I. Nature of the Claims in the SAC

         In the SAC, Plaintiffs bring the same three claims they previously raised, plus one more. All of the claims assert violations of rights under the Fourteenth Amendment's due process and/or equal protection clauses. The SAC's first claim is identical to the FAC's first claim and relies on the "fundamental fairness" concept of substantive due process and equal protection as explained by the Supreme Court in cases such as Griffin v. Illinois, 351 U.S. 12 (1956), and Bearden v. Georgia, 461 U.S. 660 (1983). SAC ¶¶ 234-39. Plaintiffs contend that under Griffin, "states must provide an evaluation of ability to pay to assess an individual's indigence prior to [] taking any measure that could result in any additional punishment beyond that imposed upon financially solvent individuals." Id. ¶ 237; see also Id. ¶ 238 (citing Bearden and alleging that the "Fourteenth Amendment's Due Process and Equal Protection Clauses prohibit punishing individuals for non-payment without first determining that they had the ability to pay and willfully refused to make a monetary payment.").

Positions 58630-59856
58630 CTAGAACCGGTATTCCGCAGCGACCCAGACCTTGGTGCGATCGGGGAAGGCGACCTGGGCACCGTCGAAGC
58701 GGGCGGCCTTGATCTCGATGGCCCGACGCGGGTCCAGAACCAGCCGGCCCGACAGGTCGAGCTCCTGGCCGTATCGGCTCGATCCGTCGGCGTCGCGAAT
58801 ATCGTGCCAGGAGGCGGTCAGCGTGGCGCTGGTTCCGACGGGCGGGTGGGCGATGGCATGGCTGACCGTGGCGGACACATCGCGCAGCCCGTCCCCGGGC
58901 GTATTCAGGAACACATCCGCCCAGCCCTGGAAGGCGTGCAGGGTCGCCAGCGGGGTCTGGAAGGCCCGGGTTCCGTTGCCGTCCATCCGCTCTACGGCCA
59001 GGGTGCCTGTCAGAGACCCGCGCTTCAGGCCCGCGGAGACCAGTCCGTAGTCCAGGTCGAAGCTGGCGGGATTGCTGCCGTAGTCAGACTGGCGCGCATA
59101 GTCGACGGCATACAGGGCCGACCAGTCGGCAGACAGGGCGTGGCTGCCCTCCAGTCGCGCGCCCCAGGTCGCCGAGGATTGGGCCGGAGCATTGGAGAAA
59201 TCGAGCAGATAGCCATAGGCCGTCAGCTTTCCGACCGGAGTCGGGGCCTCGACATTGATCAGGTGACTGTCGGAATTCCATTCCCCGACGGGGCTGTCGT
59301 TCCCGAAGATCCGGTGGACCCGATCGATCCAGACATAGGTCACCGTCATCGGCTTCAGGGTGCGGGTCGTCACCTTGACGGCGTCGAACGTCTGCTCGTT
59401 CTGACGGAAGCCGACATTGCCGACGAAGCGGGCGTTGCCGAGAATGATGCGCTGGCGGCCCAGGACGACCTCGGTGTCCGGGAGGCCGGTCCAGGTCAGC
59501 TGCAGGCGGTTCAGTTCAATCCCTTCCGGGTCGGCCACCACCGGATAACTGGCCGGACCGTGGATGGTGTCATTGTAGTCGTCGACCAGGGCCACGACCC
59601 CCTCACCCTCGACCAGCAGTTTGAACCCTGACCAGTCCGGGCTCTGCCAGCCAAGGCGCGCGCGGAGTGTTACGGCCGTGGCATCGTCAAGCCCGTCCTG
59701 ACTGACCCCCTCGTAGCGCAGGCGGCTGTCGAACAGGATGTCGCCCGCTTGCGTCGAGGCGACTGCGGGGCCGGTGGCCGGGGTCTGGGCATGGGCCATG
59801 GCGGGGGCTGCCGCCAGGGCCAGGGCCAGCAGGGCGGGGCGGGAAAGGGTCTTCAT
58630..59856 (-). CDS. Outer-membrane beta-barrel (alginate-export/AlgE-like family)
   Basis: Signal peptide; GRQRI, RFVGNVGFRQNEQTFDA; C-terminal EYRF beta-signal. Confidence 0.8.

In their second claim, a repeat of the previously-asserted second claim in the FAC, Plaintiffs rely only on the Equal Protection Clause. Id. ¶¶ 240-42. Specifically, they rely on James v. Strange, 407 U.S. 128 (1972), to contend that the state may not distinguish indigent traffic debt debtors from other indigent debtors. Id. They assert that under Strange, equal protection principles are violated by statutes which result in the DMV treating indigent traffic debtors worse than indigent debtors who ...